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The Emerging Recognition of Universal Civil Jurisdiction

Donald Francis Donovan


Anthea Roberts

Australian National University (ANU)

January 1, 2006

American Journal of International Law, Vol. 100, p. 142, 2006

This paper traces the emerging recognition of universal civil jurisdiction, which is a doctrine that would permit victims of the most serious violations of international law to bring tort claims for damages in any national jurisdiction, regardless of the location of the conduct or the nationality of the victim or defendant. We examine the rationale for such a doctrine, the existence of state practice in support of and against, and the appropriate limitations that might operate on the exercise of such jurisdiction.

Number of Pages in PDF File: 23

Keywords: jurisdiction, universal jurisdiction, universal civil jurisdiction, universal criminal jurisdiction, universal tort jurisdiction, Alien Tort Statute, Alien Tort Claims Act, Sosa, Ferrini, Bouzari, Jones, exhaustion of local remedies, complementarity, subsidiarity, human rights, jus cogens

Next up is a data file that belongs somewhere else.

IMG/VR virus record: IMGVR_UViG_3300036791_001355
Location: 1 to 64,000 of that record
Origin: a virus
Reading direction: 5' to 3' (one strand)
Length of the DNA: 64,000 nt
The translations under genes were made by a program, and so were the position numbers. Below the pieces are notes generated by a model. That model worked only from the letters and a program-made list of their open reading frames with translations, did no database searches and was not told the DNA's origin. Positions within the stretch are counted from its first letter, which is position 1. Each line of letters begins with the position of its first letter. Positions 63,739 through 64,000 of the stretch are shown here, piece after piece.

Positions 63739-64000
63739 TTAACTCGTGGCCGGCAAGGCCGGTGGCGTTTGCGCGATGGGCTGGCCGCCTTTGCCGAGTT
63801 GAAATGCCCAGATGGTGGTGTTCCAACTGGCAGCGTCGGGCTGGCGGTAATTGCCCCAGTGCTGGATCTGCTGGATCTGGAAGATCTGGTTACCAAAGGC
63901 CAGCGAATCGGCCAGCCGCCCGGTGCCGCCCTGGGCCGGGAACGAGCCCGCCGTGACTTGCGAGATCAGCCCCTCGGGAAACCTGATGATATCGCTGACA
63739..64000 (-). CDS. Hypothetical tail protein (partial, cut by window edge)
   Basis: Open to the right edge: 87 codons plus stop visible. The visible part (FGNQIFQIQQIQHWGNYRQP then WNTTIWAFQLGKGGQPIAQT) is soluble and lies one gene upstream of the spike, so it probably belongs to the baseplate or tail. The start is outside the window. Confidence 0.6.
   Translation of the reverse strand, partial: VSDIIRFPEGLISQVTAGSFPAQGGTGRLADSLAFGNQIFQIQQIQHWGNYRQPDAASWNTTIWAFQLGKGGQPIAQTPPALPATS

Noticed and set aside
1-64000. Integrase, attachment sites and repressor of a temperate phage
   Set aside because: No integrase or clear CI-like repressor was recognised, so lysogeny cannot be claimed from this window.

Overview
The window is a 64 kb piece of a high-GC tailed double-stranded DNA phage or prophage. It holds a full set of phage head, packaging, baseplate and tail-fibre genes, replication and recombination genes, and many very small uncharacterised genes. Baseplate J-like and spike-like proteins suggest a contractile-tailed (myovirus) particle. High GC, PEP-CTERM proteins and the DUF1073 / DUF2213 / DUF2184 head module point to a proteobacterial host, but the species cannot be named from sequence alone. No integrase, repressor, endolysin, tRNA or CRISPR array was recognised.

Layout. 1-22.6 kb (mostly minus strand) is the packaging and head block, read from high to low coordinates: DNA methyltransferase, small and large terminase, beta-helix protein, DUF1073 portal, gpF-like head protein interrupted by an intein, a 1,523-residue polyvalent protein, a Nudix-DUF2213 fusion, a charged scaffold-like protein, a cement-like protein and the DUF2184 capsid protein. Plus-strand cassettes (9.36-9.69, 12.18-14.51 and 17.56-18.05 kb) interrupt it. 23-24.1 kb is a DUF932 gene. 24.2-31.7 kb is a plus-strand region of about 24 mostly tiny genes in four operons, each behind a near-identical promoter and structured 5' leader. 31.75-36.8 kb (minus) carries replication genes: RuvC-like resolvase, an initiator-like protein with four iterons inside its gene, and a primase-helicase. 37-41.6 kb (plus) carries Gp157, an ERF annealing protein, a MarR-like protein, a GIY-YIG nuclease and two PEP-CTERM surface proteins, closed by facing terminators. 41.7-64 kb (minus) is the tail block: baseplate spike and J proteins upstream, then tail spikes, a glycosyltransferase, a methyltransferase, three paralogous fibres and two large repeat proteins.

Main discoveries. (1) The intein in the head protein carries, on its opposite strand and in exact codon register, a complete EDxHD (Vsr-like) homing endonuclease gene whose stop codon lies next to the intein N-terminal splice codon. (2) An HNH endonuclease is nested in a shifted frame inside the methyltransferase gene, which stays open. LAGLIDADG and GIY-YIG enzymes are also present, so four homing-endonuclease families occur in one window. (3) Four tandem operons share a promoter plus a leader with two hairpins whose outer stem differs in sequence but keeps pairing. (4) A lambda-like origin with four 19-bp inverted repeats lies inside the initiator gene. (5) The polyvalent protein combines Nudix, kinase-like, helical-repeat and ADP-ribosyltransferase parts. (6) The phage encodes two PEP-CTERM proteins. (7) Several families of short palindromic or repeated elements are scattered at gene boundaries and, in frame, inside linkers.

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Date posted: November 30, 2009 ; Last revised: August 23, 2013

Suggested Citation

Donovan, Donald Francis and Roberts, Anthea, The Emerging Recognition of Universal Civil Jurisdiction (January 1, 2006). American Journal of International Law, Vol. 100, p. 142, 2006 . Available at SSRN: https://ssrn.com/abstract=1514358 or http://dx.doi.org/10.2139/ssrn.1514358

Contact Information

Donald Francis Donovan
Independent ( email )
No Address Available
Anthea Roberts (Contact Author)
Australian National University (ANU) ( email )
Canberra, Australian Capital Territory 2601

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